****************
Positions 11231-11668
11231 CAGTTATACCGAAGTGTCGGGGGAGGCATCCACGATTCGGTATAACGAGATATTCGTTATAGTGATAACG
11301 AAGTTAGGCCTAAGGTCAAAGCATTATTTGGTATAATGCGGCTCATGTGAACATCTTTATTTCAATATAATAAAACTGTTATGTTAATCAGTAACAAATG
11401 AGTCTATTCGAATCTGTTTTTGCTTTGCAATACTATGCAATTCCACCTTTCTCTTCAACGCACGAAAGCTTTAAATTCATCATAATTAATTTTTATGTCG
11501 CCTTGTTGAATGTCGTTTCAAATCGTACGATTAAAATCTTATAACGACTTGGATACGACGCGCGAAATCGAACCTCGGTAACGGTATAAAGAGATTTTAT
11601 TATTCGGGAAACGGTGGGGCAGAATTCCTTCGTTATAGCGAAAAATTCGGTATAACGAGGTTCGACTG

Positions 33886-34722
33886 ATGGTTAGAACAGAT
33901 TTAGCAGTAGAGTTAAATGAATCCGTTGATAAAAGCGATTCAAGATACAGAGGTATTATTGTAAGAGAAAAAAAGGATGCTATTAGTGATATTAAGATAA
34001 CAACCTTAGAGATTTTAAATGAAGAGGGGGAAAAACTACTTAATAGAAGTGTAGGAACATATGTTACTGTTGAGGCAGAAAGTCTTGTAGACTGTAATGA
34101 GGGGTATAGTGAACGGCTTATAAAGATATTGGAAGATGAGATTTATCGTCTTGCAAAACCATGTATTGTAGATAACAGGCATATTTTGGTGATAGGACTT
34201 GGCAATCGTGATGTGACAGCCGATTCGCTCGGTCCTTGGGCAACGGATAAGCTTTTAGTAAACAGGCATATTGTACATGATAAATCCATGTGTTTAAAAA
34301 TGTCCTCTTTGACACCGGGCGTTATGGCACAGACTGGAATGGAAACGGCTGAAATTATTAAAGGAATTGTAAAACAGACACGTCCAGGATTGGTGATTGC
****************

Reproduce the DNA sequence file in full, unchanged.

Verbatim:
Positions 11231-11668
11231 CAGTTATACCGAAGTGTCGGGGGAGGCATCCACGATTCGGTATAACGAGATATTCGTTATAGTGATAACG
11301 AAGTTAGGCCTAAGGTCAAAGCATTATTTGGTATAATGCGGCTCATGTGAACATCTTTATTTCAATATAATAAAACTGTTATGTTAATCAGTAACAAATG
11401 AGTCTATTCGAATCTGTTTTTGCTTTGCAATACTATGCAATTCCACCTTTCTCTTCAACGCACGAAAGCTTTAAATTCATCATAATTAATTTTTATGTCG
11501 CCTTGTTGAATGTCGTTTCAAATCGTACGATTAAAATCTTATAACGACTTGGATACGACGCGCGAAATCGAACCTCGGTAACGGTATAAAGAGATTTTAT
11601 TATTCGGGAAACGGTGGGGCAGAATTCCTTCGTTATAGCGAAAAATTCGGTATAACGAGGTTCGACTG

Positions 33886-34722
33886 ATGGTTAGAACAGAT
33901 TTAGCAGTAGAGTTAAATGAATCCGTTGATAAAAGCGATTCAAGATACAGAGGTATTATTGTAAGAGAAAAAAAGGATGCTATTAGTGATATTAAGATAA
34001 CAACCTTAGAGATTTTAAATGAAGAGGGGGAAAAACTACTTAATAGAAGTGTAGGAACATATGTTACTGTTGAGGCAGAAAGTCTTGTAGACTGTAATGA
34101 GGGGTATAGTGAACGGCTTATAAAGATATTGGAAGATGAGATTTATCGTCTTGCAAAACCATGTATTGTAGATAACAGGCATATTTTGGTGATAGGACTT
34201 GGCAATCGTGATGTGACAGCCGATTCGCTCGGTCCTTGGGCAACGGATAAGCTTTTAGTAAACAGGCATATTGTACATGATAAATCCATGTGTTTAAAAA
34301 TGTCCTCTTTGACACCGGGCGTTATGGCACAGACTGGAATGGAAACGGCTGAAATTATTAAAGGAATTGTAAAACAGACACGTCCAGGATTGGTGATTGC